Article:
Boutique Manawatu thoroughbred nursery Highden Park, operated by Libby and Sam Bleakley, has experienced a purple patch with their graduates this autumn, extending their impressive honour roll.
Although the farm has been in business for less than 10 years their list of quality graduates is extensive, and includes the likes of Dual Hong Kong Horse of The Year Beauty Generation and Hong Kong Derby (2000m) hero Ping Hai Star.
Highden Park graduates have excelled in Australia through the autumn. Their charge was led by regally-bred filly Toffee Tongue who recorded Highden Park’s first Australian Group 1 victory in the Australasian Oaks (2000m) at Morphettville last Saturday. The daughter of Tavistock was purchased out of Highden Park’s 2018 New Zealand Bloodstock Book 1 Yearling Sale draft by bloodstock agent Dean Hawthorne for $500,000. She went into the Oaks in good form having finished runner-up in the Group 1 Australian Oaks (2400m) and Group 3 Adrian Knox Stakes (2000m).
Highden Park were also well represented by fellow graduate Kinane, a foal to yearling pinhook, who decisively won the Group 3 Frank Packer Plate (2000m) at just his fourth raceday start.
Toffee Tongue’s full-brother Gobstopper extended Highden Park’s run of success when winning the Galleywood Hurdle (3200m) at Warrnambool on Tuesday. He won eight of his 34 starts when trained in New Zealand by Andrew Campbell, including the Group 3 New Zealand Cup (3200m).
Both Toffee Tongue and Gobstopper are out of broodmare gem Bagalollies, who resides at Highden Park. The Zabeel mare proved the perfect match for ill-fated Cambridge Stud sire Tavistock, having also produced former Hong Kong Horse of the Year Werther and Group 1 performer Milseain.
While the Bleakleys appear to have found a golden formula in rearing quality thoroughbreds, a career in the industry was far from assured with their families having no prior involvement with horses.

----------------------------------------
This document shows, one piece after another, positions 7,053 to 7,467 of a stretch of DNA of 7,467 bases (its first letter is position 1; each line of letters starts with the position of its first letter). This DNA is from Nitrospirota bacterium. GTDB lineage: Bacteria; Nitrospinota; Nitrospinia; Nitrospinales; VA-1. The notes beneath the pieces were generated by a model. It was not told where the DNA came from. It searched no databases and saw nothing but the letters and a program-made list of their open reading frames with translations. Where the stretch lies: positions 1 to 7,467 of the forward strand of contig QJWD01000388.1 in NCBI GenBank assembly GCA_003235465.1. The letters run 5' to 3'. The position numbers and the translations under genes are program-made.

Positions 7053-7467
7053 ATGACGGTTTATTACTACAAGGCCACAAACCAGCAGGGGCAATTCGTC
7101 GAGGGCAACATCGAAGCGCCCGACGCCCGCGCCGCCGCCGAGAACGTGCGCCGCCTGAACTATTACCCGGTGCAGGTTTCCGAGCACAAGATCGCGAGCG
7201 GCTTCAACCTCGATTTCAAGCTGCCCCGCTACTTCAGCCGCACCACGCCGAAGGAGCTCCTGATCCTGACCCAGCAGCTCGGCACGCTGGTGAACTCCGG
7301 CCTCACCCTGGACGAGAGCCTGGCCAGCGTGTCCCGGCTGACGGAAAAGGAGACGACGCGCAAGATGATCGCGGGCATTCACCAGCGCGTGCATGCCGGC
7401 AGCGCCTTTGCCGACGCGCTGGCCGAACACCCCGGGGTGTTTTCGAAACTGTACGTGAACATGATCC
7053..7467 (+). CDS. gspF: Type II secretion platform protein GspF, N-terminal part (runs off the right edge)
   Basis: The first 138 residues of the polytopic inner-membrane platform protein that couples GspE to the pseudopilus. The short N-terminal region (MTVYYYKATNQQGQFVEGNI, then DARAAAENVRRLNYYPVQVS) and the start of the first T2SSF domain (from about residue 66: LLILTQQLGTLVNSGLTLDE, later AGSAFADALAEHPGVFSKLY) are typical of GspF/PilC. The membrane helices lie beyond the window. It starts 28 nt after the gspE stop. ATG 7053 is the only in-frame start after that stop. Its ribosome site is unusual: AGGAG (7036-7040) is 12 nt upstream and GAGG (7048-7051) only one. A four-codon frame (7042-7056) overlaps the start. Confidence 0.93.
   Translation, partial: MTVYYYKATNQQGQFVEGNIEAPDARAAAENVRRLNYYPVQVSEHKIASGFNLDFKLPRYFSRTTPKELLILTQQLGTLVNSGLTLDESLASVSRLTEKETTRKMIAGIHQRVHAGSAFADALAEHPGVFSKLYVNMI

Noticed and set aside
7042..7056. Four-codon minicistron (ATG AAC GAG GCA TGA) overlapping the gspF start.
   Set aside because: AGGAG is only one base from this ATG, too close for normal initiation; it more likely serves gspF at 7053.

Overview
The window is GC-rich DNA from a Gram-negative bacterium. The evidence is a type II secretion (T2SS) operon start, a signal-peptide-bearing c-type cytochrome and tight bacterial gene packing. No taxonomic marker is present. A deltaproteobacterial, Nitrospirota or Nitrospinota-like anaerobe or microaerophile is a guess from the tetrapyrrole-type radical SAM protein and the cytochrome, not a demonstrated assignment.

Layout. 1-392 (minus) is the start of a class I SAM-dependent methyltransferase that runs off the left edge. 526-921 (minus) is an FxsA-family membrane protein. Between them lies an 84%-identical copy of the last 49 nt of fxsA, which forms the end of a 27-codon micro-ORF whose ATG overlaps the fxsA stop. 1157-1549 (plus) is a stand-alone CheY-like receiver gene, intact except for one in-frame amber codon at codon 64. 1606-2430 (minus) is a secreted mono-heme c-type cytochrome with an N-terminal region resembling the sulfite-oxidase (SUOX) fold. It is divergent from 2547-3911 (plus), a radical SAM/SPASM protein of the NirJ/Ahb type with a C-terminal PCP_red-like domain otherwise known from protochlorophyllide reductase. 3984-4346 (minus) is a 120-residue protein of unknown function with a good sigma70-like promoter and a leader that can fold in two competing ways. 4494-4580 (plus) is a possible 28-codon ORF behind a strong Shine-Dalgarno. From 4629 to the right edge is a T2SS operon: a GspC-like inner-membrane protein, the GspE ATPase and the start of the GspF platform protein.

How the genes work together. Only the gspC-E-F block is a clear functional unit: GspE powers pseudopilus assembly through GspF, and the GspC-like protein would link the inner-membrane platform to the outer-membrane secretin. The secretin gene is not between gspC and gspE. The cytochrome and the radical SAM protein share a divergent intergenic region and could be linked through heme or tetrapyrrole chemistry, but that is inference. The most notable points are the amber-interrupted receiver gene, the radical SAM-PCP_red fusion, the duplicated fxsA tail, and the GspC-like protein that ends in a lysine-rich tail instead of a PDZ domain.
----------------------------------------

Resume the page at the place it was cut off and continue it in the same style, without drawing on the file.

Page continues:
Libby grew up in Martinborough and she remembers having a strong attraction to all things equine. “I wrote a project about a horse at school and eventually got invited to Newbury Park for a weekend, and I knew it was for me straight away,” she said. “I watched a mare foal, went to trackwork and the races, and I was sold. I was head over heels and have never looked back.”
Sam was also attracted to horsepower in his youth, but of the four-wheel kind. An avid lover of motor racing, Sam followed his passion and became a mechanic in Taupo. Despite his parents owning a farm, he had no interest in farming or horses.
The couple met on one of Libby’s weekends off from her job at Wellfield Lodge and dated for a couple of years before Sam moved south to Palmerston North to be with Libby and establish Highden Park. “It was very fortunate for me that Sam was a natural with horses,” Bleakley said. “He’s learnt a lot and is a wonderful leader, and today there’s not a lot that Sam can’t do when it comes to horses.
“Full credit to Sam because he just believed in me. I’d never run a business and didn’t have anyone I could ring and say ‘send me some horses,’ so it was an advertisement in The Informant that got me my first client, Alistair Murdoch. “He sent us an in-foal mare and then about a week later Adrian Clark rang and asked me to take 10 mares for his client Nearco Stud, and I knew that could pay the mortgage.”
While initially having a small draft for their debut at New Zealand Bloodstock’s National Yearling Sale, Highden Park has attracted plenty of attention in their 10-year history and have become an in-demand commodity for yearling preparation. “We prepared five yearlings for (Goodwood Stud principal) William Fell because he was short of boxes, and three for Scott and Jude Preston, and then Alistair Murdoch gave us another two and just like that we had a little draft,” Bleakley said. “We weren’t expecting to kick-off so quickly and to get one into the Select Sale we were over the moon.”
At Karaka in 2020, Highden Park again achieved the mantle of the leading vendor in Book Two for the third year in succession. “We don’t have a glorified broodmare band to manage and currently have only 16 mares on the farm, including dual New Zealand Broodmare of the Year Bagalollies,” Bleakley said. “We must be doing something right. We have had some freakish success with weanling pinhooks including Australian Group 3 winner Kinane and Group 2 placed Vegas Knight from our first three weanlings purchased.
We back our judgment while perhaps taking bigger risks than others might generally take. “You have to evolve in this business and continually look at ways of improving. The need to have an excellent relationship with clients is essential, much more than a bill in the mail. We pride ourselves on communication.”
As Highden Park prepares to hit the 10-year mark of being in business, the Bleakeys can’t help but feel overwhelmed by the milestones already achieved by their boutique operation. “It has been amazing to witness so many Highden Park graduates go on to do incredible things,” Bleakley said.
“It has always been important to us to limit the number of horses on the farm. We believe that each individual should receive careful care and attention to ensure they develop to their full potential so it’s very rewarding to see our philosophy translate to racetrack success.”